Is tempeh a superfood?

By definition, a superfood is a food rich in nutrients that are beneficial to health. Since fermented tempeh has so many health benefits, many consider this form of soybean to be a superfood. It is high in protein, fiber and minerals, and it has antioxidant properties and heart health benefits.

Is tempeh probiotic or prebiotic?

Talk about a complete food—tempeh has both! Probiotics are helpful bacteria that support a healthy gut biome. Prebiotics are a type of fiber that encourages the growth of beneficial bacteria in the gut. Thanks to fermentation, tempeh is rich in probiotics—and it has plenty of prebiotic fiber as well.

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Is it healthy to eat tempeh every day?

This food can be a healthy way for vegans and vegetarians (or anyone avoiding meat-based dishes) to consume plant-based protein, fiber and probiotics. Like tofu and seitan, tempeh is a good choice for healthy vegan recipes and delivers a wealth of beneficial compounds. Because it is a soybean product, you may want to check with your doctor about eating it every day—not everyone should eat soy daily.

Who should not eat tempeh?

People with a soy allergy should avoid all soy products, which includes tofu and natto. For them, the wheat gluten product seitan may be a better choice. The same goes for people who are sensitive to fermented foods. If you have any health concerns, talk with a doctor or healthcare provider before adding soy products or soy protein to your diet.

Should tempeh be cooked?

Tempeh is cooked and fermented before being pressed into cakes, and most manufacturers pasteurize it. That means it can be eaten straight from the package without cooking it first, but this is not recommended; it will not taste good! Instead, most people steam it before seasoning and cooking it.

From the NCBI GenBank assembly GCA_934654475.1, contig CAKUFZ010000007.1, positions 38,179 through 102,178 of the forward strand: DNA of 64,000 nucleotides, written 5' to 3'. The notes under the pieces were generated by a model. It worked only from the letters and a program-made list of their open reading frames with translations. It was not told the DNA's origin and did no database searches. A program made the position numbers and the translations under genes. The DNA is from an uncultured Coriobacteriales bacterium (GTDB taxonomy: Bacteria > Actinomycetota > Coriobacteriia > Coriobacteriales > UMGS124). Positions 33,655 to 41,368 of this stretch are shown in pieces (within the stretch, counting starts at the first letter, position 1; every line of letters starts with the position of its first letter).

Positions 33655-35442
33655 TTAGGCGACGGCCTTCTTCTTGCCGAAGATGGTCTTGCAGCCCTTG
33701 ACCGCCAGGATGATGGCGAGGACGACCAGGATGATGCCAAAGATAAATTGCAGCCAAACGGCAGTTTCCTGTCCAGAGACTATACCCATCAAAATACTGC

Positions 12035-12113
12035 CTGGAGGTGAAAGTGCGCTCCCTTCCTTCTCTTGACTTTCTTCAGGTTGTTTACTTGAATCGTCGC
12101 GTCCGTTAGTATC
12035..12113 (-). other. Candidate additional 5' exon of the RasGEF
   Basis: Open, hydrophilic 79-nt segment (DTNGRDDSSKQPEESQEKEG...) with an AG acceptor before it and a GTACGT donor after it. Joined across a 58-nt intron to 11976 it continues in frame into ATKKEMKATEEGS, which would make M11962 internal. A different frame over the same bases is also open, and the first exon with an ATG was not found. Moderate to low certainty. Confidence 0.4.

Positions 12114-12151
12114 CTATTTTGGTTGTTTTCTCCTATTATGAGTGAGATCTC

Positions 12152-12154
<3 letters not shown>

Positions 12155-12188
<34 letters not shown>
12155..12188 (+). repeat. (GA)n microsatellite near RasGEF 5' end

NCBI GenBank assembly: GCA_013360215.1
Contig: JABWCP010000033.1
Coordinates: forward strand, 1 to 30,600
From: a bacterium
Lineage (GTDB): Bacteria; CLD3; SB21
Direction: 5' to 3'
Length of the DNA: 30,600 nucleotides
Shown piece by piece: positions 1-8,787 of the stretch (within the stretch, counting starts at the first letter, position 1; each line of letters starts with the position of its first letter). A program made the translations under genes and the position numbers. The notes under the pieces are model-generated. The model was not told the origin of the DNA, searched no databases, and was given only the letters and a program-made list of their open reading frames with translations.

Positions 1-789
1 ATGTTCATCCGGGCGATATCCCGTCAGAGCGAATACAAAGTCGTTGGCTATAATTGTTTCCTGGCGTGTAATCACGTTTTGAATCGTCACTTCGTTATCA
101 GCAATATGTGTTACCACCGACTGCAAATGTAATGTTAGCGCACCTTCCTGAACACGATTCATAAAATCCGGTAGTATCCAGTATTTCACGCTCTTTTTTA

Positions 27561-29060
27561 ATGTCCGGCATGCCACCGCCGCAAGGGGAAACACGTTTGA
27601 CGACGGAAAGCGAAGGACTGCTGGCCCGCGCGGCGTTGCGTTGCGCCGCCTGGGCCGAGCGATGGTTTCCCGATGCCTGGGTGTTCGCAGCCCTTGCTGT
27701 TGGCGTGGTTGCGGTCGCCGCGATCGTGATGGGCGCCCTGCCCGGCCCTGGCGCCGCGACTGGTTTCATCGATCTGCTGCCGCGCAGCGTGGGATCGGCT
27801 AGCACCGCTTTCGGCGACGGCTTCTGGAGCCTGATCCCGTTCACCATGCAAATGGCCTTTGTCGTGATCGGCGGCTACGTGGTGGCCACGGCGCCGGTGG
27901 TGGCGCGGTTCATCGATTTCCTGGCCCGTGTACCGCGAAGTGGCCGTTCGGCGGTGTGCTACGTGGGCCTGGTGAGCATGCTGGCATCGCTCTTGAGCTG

Tempeh recipe idea: Tempeh tacos

The taste and firm texture of this food is so distinct. That is why I like to put my tempeh into a blender and pulse it until it resembles meat-like crumbles. In small pieces with ample seasoning, tempeh almost resembles chorizo in taste and texture, and it is easy and enjoyable to eat. That makes this vegan taco recipe the perfect introduction for a beginning tempeh eater. This recipe serves 6 (with 2 tacos per serving) and is ready in 30 minutes.


  • 1 tbsp avocado oil
  • 1 block tempeh
  • 2 cups diced potatoes
  • 1 yellow onion diced small
  • 1 clove garlic minced
  • 1 tbsp smoked paprika
  • 1 dash cayenne pepper
  • 1 tsp chili powder
  • ¾ cup water
  • ½ tsp salt
  • 12 corn tortillas
  • ½ cup salsa of choice
  • 1 cup diced cilantro
  • 2 avocados sliced


  • Add tempeh to a blender or food processor and pulse until it resembles the texture of meat crumbles.
  • In a large, deep sauté pan over medium heat, add oil and cook the onion and garlic for 5 minutes, stirring often.
  • Add potatoes and cook for 10 minutes, stirring occasionally.
  • Add blended crumbles, smoked paprika, cayenne pepper, chili powder, salt and water and cook covered until potatoes are tender, about 10 minutes.
  • Warm the tortillas on a griddle for 2 minutes each side until they are pliable. Add your taco mix and top with cilantro, salsa and sliced avocado.

Nutritional Values (per serving of 2 tacos)

Calories: 387
Carbohydrates: 49 g
Protein: 14 g
Fat: 18 g
Saturated Fat: 3 g
Polyunsaturated Fat: 4 g
Monounsaturated Fat: 10 g
Sodium: 381 mg
Potassium: 1004 mg
Fiber: 11 g
Sugar: 3 g
Vitamin A: 1065 IU
Vitamin C: 23 mg
Calcium: 118 mg
Iron: 3 mg

Do I get enough soy isoflavones from tempeh?

Tempeh is rich in soy isoflavones. Because they have antioxidant properties, isoflavones have a number of health benefits, including helping maintain healthy cell function and supporting bone and heart health. To fill any gaps in your nutrition, a supplement might be a better choice than trying to eat large amounts of soy every day.

Soy isoflavones supplements

In addition to supporting cardiovascular, cellular and bone health, soy isoflavones also support healthy hormonal activity. A supplement like Super Absorbable Soy Isoflavones makes getting those beneficial compounds easy and convenient.

About the Author: Sara Tercero is the chef behind the popular food blog BetterFoodGuru and the author of the cookbook Plant-Based Diet in 30 Days. Her specialties are veganized Indian-inspired curries, giant rainbow salads, and healthier Mediterranean and Mexican-inspired dishes. It is Sara's mission to prove that plants are delicious and to help others cook and eat their way to health and happiness.

Website: www.BetterFoodGuru.com